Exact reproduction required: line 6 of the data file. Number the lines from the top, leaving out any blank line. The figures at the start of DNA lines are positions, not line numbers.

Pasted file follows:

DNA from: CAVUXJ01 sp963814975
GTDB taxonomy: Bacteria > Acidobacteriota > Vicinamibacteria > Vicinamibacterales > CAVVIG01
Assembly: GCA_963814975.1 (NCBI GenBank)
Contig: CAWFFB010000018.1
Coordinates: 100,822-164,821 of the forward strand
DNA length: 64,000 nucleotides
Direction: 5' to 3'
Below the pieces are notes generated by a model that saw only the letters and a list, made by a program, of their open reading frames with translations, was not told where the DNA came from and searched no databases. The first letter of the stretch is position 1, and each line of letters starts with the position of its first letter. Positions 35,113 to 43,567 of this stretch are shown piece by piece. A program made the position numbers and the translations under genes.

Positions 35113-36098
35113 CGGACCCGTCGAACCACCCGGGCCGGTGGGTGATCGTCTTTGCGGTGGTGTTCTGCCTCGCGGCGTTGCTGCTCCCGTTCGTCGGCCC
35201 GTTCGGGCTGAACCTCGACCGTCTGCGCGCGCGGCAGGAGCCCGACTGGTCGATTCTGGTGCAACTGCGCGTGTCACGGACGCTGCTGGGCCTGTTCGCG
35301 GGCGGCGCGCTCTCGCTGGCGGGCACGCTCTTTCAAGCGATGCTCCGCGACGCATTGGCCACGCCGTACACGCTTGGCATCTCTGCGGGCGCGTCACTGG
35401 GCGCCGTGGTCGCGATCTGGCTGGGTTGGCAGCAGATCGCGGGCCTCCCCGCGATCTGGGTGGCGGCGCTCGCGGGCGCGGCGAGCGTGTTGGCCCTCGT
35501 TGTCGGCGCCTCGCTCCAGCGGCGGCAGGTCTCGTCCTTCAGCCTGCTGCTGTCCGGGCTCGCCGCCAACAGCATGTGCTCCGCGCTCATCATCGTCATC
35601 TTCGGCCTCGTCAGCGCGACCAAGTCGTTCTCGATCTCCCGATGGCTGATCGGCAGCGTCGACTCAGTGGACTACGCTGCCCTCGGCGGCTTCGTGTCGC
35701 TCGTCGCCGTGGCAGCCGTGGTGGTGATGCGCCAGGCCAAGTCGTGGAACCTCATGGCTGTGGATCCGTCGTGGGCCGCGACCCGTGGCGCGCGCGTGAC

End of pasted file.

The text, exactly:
DNA length: 64,000 nucleotides